> Reducing Tobacco Use
Worldwide, tobacco use is the leading cause of preventable death, killing 6 million people annually. Internationally, the CDC Foundation is working with the Bloomberg Initiative to Reduce Tobacco Use to expand CDC’s Global Tobacco Surveillance System to 40 countries. Since the Bloomberg Initiative began in 2007, 31 countries have passed 100 percent smoke-free laws. Through a partnership with Pfizer Inc, the CDC Foundation is helping CDC show the economic impact of smoke-free policies on U.S. businesses.
> Flour Fortification
Vitamin and mineral deficiencies cause serious birth defects and contribute to maternal mortality. Working with partners Cargill, UNICEF, Micronutrient Initiative, Global Alliance for Improved Nutrition, Buhler AG, Bunge Ltd. and General Mills, the CDC Foundation has been a global partner in the Flour Fortification Initiative, more than doubling the number of countries requiring flour fortification with iron or folic acid. In 2012, the Flour Fortification Initiative celebrated its 10-year anniversary.
> Controlling Foodborne Disease
A recent CDC report revealed that norovirus has been the nation’s leading cause of foodborne disease outbreaks in the last decade. A CDC Foundation partnership with North Carolina State University is helping CDC collaborate with the U.S. Department of Agriculture and the National Institute of Food and Agriculture to improve tools, skills and capacity to study foodborne viruses. This integrated approach will systematically identify risk factors and develop strategies to reduce contamination from farm to table.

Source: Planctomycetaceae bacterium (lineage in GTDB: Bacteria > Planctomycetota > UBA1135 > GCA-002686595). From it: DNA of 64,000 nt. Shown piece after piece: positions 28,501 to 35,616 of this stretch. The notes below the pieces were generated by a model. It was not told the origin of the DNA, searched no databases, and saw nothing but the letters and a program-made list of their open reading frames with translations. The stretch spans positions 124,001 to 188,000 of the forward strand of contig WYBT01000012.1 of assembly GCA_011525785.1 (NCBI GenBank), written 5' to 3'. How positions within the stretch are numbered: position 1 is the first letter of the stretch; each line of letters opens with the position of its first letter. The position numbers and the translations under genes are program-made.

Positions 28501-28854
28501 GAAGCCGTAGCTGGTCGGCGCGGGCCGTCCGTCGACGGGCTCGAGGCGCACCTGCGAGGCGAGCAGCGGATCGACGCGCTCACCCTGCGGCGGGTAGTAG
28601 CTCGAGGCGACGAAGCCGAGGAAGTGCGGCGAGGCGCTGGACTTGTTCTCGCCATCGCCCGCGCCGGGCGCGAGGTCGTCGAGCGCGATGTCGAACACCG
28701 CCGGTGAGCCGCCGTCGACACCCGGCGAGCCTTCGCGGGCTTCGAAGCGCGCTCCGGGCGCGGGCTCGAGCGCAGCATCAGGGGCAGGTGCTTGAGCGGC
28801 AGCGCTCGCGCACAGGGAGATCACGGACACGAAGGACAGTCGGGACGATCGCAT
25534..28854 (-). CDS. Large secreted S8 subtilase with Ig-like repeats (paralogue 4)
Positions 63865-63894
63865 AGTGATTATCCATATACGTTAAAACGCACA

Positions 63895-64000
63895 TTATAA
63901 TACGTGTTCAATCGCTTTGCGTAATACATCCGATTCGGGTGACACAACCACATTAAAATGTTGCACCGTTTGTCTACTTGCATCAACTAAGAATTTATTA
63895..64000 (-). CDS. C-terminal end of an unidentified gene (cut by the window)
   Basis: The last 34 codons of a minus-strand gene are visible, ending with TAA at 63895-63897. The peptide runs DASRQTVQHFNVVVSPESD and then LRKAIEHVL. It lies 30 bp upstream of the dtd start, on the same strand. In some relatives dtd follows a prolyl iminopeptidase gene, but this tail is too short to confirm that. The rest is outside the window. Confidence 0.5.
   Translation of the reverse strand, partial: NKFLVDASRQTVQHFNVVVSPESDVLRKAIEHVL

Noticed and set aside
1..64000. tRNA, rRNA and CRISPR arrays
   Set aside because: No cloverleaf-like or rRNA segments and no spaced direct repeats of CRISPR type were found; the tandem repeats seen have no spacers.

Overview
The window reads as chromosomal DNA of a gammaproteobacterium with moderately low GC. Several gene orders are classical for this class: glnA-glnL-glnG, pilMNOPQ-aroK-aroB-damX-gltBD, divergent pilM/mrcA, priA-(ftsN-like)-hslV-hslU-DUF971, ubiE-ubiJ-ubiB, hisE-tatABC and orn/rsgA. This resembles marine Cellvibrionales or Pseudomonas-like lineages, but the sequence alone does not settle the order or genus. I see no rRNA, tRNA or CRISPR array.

> Hepatitis Testing
One in 30 baby boomers is infected with hepatitis C and most don’t even know it. The CDC Foundation’s $6.25 million Viral Hepatitis Action Coalition has funded a video stories project, a multimedia “Know More Hepatitis” campaign and the Chronic Hepatitis Cohort Study, the largest cohort study of persons in care for viral hepatitis in the U.S. In 2012, CDC recommended that all baby boomers born between 1945 and 1965 should get a one-time test for hepatitis C; the first ever Hepatitis Testing Day was May 19. Testing could identify more than 800,000 people with the disease and ultimately save more than 120,000 lives.